The COVID-19 scare has shut the doors on the livelihood of nearly five lakh domestic helps in the State.
While some residents associations of apartment complexes in Kochi have formally asked the women workforce to stay away, the shutting down of the public transport system has further cut the job avenues of thousands of others.
Kochi is considered to be the largest employer of domestic helps in the State. It is estimated that around two lakh women earn their living by working as domestic helps in apartment complexes, houses, high-rises, and hospitals in the city. Besides housekeeping, they also engage themselves as cooks and care givers at homes and institutions.
Women from suburbs like Vypeen, Kadamakkudi, Pizhala, Panangad, Kalamassery, and Aluva used to commute to the city and back to earn a living. While most of them were paid between 250 and 350 for a days work, others engaged in shops and offices used to get up to 4,000 a month.
It is more than a week since Thankamany Prasad, 62, from Pizhala has gone for work as the shop that employed her has downed shutters. Besides the attendants job at the shop, she used to double up as part-time help at a home in the city. With no bus services, how will I reach the city? No one has spoken about wages of days on which I could not turn up for work, she lamented. The National Empress Garden Owners Association, Vennala, has asked its nearly 20 women helps not to come for work until further notice. The association took the decision as a precautionary measure in the wake of reports of the spread of the disease, said Boban George, its president.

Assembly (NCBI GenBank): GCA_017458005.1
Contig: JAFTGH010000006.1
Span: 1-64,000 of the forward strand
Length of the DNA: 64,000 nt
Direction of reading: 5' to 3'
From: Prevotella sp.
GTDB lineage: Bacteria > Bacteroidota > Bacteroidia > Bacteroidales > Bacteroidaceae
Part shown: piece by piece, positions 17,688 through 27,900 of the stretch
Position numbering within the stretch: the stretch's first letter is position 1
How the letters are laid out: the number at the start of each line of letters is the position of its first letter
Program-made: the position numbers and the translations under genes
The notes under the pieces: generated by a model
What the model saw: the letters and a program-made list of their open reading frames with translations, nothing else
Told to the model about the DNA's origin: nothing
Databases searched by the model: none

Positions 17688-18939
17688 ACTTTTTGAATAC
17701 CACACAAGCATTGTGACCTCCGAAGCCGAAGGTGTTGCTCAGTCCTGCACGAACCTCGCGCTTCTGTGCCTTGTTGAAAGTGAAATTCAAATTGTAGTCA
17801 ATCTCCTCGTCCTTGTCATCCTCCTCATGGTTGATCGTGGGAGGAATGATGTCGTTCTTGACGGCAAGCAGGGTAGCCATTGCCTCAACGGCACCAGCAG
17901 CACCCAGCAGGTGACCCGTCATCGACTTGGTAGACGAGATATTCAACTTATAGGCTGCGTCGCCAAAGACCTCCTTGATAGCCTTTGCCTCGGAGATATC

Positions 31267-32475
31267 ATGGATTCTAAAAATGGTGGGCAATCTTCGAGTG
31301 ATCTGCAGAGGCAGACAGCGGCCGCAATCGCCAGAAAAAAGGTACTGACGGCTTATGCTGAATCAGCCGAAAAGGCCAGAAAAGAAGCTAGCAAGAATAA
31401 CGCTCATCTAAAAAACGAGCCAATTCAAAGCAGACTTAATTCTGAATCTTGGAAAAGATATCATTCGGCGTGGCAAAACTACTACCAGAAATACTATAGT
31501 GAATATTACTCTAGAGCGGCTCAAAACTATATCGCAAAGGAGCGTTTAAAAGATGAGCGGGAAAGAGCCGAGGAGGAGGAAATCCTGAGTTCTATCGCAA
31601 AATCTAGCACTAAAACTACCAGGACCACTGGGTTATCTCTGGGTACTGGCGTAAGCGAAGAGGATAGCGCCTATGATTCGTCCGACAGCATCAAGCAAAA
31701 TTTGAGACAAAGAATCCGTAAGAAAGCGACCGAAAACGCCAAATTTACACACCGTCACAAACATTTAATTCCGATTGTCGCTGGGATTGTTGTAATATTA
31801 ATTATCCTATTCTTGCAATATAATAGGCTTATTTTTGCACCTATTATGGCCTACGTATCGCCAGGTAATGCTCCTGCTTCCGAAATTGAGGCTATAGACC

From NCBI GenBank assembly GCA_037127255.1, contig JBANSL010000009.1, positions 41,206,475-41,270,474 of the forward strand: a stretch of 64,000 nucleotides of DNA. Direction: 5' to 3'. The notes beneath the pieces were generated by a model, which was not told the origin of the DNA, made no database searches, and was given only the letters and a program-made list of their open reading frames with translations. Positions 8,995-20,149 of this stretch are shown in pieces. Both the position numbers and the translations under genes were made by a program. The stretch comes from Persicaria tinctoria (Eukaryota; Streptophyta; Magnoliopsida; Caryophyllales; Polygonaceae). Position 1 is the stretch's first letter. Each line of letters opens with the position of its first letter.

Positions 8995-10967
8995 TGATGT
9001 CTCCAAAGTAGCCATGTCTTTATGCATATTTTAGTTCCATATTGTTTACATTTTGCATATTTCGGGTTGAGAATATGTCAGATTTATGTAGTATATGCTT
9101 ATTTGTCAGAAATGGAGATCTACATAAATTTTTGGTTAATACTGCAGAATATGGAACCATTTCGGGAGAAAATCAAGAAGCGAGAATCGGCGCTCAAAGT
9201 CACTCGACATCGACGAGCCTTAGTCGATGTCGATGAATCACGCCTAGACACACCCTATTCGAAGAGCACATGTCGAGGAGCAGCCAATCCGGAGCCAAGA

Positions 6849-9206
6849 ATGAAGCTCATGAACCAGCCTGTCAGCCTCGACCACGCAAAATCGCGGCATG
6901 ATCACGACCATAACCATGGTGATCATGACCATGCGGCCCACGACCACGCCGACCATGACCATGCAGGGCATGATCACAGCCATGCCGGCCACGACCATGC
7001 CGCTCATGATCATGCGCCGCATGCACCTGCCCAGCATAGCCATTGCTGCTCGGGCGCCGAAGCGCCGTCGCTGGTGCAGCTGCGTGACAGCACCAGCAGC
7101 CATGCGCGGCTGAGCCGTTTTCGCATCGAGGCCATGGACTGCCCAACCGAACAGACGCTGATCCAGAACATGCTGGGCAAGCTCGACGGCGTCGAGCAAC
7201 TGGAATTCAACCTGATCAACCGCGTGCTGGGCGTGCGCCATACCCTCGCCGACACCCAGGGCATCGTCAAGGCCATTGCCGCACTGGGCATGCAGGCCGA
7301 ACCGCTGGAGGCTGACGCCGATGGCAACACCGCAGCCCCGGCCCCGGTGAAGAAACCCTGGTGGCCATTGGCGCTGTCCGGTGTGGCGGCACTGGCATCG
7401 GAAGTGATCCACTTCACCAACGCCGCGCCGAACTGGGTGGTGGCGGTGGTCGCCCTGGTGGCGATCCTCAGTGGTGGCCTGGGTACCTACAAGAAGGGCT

At the same time, the association has permitted some families with aged members to engage workers at their own risk, he added.
Regarding wages, Mr. George said a decision was yet to be taken.
Half the women who used to work at Lotus Garden Apartments, Thripunithura, have not been reporting since Monday, though Lotus Garden Welfare Association has not asked anyone to abstain from work, said S. Krishnan Nair, its president. The association has decided to hire an autorickshaw to pick and drop the two workers to run its bio-waste management facility, he added.
While some families have graciously offered to give full pay for its helps, uncertainty looms over the lives of several others in the absence of any such assurances.
Earlier, said a woman who worked as cleaning staff at a city college, the management used to deduct wages for the days on which we were absent. Since the outbreak, they have asked us not to come. Yet, they have not communicated on the salary for the days lost, she added.
Sonia George, State secretary of Self-Employed Womens Association, Kerala, urged employers and families to pay at least half the salary to workers during the time of crisis. With no job and income, women helps are heading for a crisis, said Ms. George.